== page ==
CLEVELAND — Editor's note: the video in the player above is from a previous story.
As the Cleveland Cavaliers look to accelerate their seemingly stagnant rebuild, the upcoming offseason looms large for general manager Koby Altman. But while Altman made it clear the Cavs will look to acquire talent via the NBA Draft, free agency and trade markets this offseason, he also has decisions to make on a couple of Cleveland's current players, including center Jarrett Allen and guard Collin Sexton.
With the 23-year-old Allen set to hit restricted free agency, it will be up to the Cavs to either sign him to a new deal or match any offer he receives on the open market. And while Altman wouldn't discuss specifics regarding his team's plans with Allen, he did make it clear that it's his preference to sign the 6-foot-11 center to a long-term extension.
"I can't go too deep on the Jarrett front. Obviously, we traded a draft asset to get him so we certainly think highly of him," Altman said, referring to the first-round pick from the Milwaukee Bucks that the Cavs traded to the Houston Rockets in a three-way deal to acquire Allen from the Brooklyn Nets this past January. "We want him to be here long-term."
As for Sexton, the circumstances surrounding his current contract status are less pressing, but even more interesting.
Having just completed his third year in the league, the No. 8 pick of the 2018 NBA Draft is eligible to sign a contract extension this summer. And considering his status as Cleveland's leading scorer -- the 6-foot-1 guard averaged a career-high 24.3 points per game last season -- many believe that Sexton wouldn't settle for anything less than a max contract extension, which could be worth as much as $168 million.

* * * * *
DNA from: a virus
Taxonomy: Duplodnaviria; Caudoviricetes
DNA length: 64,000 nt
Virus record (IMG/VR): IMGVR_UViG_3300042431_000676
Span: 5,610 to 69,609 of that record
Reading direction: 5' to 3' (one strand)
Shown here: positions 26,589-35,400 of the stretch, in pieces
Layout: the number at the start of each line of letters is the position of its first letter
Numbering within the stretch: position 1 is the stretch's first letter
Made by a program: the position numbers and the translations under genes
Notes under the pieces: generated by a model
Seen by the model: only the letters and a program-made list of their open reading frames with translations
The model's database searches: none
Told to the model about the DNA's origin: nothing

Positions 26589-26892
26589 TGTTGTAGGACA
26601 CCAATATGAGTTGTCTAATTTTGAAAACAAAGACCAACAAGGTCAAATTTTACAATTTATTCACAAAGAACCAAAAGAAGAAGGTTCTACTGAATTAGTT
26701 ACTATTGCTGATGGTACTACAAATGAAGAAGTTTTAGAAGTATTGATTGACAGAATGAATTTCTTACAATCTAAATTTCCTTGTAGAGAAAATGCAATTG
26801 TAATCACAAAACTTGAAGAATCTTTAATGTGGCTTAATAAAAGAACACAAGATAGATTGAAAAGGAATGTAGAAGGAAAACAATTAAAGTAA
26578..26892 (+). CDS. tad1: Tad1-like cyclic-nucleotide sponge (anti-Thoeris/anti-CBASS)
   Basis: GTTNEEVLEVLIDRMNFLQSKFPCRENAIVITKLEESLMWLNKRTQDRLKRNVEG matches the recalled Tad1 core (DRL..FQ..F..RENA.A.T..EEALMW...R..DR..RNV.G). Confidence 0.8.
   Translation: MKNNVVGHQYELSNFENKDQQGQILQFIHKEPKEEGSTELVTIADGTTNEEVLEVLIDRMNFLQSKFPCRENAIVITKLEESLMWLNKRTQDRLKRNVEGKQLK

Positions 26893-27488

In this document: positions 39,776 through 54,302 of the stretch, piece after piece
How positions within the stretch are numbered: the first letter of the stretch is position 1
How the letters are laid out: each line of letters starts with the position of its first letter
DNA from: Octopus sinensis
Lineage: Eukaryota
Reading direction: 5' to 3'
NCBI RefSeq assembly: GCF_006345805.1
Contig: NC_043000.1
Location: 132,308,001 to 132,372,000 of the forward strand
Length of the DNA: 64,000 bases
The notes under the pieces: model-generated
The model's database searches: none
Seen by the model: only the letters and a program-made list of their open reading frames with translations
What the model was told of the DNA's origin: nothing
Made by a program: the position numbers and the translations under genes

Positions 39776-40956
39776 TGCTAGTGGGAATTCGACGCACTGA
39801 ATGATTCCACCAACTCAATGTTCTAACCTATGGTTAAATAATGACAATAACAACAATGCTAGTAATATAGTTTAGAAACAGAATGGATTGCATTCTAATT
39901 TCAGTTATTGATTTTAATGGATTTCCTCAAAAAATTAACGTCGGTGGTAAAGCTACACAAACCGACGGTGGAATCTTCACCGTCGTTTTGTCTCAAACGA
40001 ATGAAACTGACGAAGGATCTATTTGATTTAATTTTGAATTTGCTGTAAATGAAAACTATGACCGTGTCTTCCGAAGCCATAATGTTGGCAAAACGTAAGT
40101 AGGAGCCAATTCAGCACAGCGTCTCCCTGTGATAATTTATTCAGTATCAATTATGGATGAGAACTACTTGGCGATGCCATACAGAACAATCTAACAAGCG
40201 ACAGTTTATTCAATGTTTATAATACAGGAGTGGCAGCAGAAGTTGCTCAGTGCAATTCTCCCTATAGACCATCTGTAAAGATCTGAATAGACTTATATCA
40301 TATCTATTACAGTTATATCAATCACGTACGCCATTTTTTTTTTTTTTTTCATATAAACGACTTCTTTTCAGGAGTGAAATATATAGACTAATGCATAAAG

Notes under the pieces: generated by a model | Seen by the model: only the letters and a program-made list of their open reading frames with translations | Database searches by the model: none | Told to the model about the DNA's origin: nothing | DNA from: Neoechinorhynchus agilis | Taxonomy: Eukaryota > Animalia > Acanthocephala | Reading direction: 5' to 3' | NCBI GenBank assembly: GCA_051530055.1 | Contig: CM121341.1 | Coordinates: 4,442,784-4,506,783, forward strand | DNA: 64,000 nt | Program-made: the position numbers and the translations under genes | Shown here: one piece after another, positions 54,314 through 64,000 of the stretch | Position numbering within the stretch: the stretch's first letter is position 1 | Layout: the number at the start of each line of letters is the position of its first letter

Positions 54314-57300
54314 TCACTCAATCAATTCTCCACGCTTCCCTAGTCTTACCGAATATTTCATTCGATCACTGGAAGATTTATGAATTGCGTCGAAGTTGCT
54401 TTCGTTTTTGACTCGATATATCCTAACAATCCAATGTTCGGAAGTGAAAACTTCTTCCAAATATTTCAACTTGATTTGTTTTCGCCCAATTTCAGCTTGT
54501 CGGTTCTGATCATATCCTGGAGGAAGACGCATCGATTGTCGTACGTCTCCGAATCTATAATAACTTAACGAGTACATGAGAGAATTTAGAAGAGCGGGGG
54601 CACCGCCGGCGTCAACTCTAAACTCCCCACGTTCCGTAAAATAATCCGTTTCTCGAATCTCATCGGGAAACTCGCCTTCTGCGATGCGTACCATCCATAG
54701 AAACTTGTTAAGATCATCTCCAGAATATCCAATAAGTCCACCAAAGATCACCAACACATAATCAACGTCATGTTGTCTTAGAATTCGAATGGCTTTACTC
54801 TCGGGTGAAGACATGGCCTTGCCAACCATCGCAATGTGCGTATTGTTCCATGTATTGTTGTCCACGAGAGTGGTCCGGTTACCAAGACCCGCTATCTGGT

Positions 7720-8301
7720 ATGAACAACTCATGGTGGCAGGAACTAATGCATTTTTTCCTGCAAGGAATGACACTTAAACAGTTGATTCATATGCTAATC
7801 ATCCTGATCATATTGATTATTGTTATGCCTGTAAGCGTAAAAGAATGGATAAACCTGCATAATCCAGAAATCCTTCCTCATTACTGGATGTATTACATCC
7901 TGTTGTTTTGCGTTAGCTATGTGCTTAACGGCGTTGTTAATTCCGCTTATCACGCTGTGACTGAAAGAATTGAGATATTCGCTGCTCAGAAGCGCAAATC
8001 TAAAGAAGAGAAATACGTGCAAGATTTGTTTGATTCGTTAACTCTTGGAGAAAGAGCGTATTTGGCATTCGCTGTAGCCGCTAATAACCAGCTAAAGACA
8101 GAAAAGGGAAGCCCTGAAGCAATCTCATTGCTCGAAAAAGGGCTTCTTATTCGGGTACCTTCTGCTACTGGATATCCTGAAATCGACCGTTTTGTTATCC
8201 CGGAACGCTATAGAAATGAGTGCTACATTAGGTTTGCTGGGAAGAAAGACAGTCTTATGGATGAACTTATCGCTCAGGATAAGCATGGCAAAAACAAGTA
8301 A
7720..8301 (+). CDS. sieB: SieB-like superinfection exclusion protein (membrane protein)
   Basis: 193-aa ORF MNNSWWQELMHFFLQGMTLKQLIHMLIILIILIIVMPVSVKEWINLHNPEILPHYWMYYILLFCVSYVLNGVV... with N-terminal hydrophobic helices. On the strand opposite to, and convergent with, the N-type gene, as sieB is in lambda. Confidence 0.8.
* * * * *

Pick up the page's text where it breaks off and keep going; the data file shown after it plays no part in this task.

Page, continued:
That could prove difficult for the Cavs to commit to, especially with Allen likely to command at least a $100 million contract. And while Altman made it clear that Cleveland wants to keep Sexton long-term, he also reiterated that the Cavs don't have to rush to sign him to a new deal with the extension window open until the start of the 2021-22 season.
"I wouldn't want to go too deep into that," Altman answered when asked if he'd be comfortable with Sexton heading into next season without a new deal. "We'll talk to obviously his representation when the time is right. We have a lot of time for that. That's not something that has to happen right away. We have until the start of the next year to do something. Plenty of time to discuss that and we'll get back to you on that one."
Should Cleveland fail to sign a new deal before the start of next season, he would enter the 2022 offseason as a restricted free agent, giving the Cavs the ability to match any deal he'd sign on the open market -- the same situation they find themselves in with Allen this offseason.